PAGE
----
Gas is clearly the solution to renewable intermittency
August 12th, 2016
The latest forecast from the national energy market operator has raised serious concerns about future electricity reliability NSW, Victoria and South Australia.
In a clarion call to next week’s COAG Energy Ministers meeting, the Australian Electricity Market Operator has predicted possible issues with electricity supply reliability within three years in SA and within another five years in NSW and Victoria.
This is a pretty safe bet in the case of SA, which has already had a recent electricity price spike crisis caused by a combination of cold weather, weak wind generation and a lack of coal fired backup from Victoria.
The underlying reason for the recent SA crisis and the worrying AEMO reliability breach forecasts are the rapid deployment of intermittent wind power and the closure of coal-fired power sources.
The obvious solution to this problem is greater use of gas as an electricity source, which was part of the solution to alleviating the SA crisis, and is exactly what has happened in the US in recent years, creating both cheaper energy for industry, business and consumers and simultaneously reducing carbon emissions.
This is a formula which has been raised by Federal Energy and Environment Minster Josh Frydenberg, who will chair next week’s COAG meeting in Canberra. Mr Frydenberg has called for an end to the State-imposed blockages to development of gas resources in Victoria and NSW – and his call has been backed by SA Treasurer and Energy Minister Tom Koutsantonis.
The AEMO report — likely to be a hot topic at the COAG meeting — anticipates the outcome of current State policies to reduce carbon emissions, notably in Victoria, which would be likely to bear the brunt of coal-fired generation closures.
AEMO modelling results suggest “…potential (electricity supply) reliability breaches occurring in South Australia from 2019-20, and New South Wales and Victoria from 2025 onwards.”
“These breaches would most likely occur when demand is high (usually between 3-8pm), coinciding with low wind and rooftop photovoltaic (solar) generation, and low levels of electricity supply imported from neighbouring regions.
“In this scenario, the majority of coal-fired generation withdrawals are assumed to come from Victoria, which would reduce that State’s generation output to support South Australia and New South Wales via the interconnected network.”
The AEMO report may be an unpleasant dose of reality for renewables promoters including the Australia Institute and the Clean Energy Council, who vehemently denied that the failure of wind power had anything to do with the price-hike crisis in SA.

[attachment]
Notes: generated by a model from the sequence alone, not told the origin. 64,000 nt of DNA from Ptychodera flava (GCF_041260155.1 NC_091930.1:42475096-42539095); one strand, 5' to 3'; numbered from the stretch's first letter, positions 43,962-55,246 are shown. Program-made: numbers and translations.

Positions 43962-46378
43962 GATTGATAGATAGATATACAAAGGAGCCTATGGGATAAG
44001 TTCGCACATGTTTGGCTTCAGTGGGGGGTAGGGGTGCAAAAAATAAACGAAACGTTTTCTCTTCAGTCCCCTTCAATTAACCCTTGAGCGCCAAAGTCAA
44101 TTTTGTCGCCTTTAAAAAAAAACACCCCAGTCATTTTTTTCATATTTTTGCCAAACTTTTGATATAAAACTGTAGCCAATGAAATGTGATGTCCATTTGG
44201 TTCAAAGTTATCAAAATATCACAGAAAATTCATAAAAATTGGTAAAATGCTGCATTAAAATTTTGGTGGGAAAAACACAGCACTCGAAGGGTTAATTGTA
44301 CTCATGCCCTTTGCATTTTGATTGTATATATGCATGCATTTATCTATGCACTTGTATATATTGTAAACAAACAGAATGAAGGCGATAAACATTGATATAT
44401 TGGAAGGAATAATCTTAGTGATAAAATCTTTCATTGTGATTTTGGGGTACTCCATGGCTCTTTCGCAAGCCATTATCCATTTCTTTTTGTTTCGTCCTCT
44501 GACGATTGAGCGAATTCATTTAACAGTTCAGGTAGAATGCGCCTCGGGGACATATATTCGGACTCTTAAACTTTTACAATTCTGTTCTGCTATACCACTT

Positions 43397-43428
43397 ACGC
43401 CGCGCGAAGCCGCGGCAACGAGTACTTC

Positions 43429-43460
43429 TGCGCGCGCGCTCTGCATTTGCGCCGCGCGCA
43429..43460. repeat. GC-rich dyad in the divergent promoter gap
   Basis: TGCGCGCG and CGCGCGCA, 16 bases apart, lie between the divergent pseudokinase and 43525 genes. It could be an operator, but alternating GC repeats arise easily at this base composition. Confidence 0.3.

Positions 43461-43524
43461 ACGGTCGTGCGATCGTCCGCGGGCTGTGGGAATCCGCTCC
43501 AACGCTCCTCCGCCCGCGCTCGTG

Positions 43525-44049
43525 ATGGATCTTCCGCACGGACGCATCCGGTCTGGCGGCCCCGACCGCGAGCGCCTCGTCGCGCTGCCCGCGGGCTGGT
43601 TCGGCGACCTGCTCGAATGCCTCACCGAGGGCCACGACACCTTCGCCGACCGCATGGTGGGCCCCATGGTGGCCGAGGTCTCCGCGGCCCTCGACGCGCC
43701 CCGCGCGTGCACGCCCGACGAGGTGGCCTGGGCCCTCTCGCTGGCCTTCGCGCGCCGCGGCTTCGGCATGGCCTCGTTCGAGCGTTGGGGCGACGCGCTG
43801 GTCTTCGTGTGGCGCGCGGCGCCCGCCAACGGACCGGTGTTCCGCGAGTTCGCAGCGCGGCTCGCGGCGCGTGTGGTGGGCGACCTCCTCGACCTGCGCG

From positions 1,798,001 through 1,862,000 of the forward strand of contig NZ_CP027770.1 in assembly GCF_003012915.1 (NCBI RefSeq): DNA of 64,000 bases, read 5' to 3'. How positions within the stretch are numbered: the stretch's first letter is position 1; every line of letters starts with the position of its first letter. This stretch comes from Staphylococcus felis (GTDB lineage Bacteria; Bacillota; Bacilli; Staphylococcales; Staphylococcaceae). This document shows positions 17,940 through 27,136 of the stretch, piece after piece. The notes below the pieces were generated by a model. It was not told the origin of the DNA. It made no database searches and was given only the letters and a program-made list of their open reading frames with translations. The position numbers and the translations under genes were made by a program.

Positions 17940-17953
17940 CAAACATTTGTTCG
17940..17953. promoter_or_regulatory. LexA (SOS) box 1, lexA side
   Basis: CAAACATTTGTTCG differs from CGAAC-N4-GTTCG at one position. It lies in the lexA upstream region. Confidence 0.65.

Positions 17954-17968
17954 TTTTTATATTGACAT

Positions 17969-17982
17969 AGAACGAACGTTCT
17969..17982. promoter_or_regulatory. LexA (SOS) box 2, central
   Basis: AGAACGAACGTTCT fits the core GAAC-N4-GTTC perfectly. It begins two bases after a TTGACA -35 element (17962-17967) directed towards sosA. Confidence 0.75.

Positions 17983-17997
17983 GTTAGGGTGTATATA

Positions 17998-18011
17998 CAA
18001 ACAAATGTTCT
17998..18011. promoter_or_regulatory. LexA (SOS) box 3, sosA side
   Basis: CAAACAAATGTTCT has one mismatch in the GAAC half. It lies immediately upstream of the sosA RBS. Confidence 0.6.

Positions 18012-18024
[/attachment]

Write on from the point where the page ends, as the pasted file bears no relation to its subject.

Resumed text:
Both organisations claimed that battery storage was the missing link and that current technology batteries could be deployed more cheaply than any other solution.
It was no surprise then to see the cheers from the Clean Energy Council at this week’s Commonwealth announcement of a battery trial in SA, a trial which would provide a “glimpse into our renewable energy future”.
If that is the case, then it might be considered a somewhat disconcerting glimpse because it is very expensive and totally reliant on taxpayer funding – in fact a massive 80% subsidy from taxpayers.
This move is understandable when the batteries cost a whopping $16,000 each.
Participating rooftop solar customers are being asked to stump up $3500 per battery – itself no small contribution. In return, they will get the ability to store power and use it at times when the sun is not shining.
Clearly, this is no cut-and dried winner. It will take a long time before customers are able to recover their $3500 investment. With the effects of inflation and technology atrophy, it is doubtful the units will ever be able to catch up with full cost recovery including the cost of capital for the $16,000 unit price.
This is a widespread problem in existing rooftop solar set-ups, which are dependent on purchase/installation subsidies as well as generous Government-mandated feed-in tariffs for them to deliver an effective return to the purchaser.
Another challenge with this type of approach is that the feed-in power is difficult for the electricity network managers to assimilate into the grid without sacrificing network quality of delivery – which confers a cost to the network owner, or other customers, or both. So other customers add their subsidy to the taxpayer subsidy handed out for the units in the first instance.
So while this experiment may work in a technical sense, it is a far cry from an economical package; which means it is unlikely to ever be implemented anywhere except where political mood supports heavy taxpayer subsidisation. If unreliability of supply remains an issue, as it has been in SA in recent summers and this winter, it is an open question as to how long taxpayer patience will last.
In the meantime, gas-fired power remains the only viable complement to renewables as we seek to reduce our national carbon emissions and those of the whole world.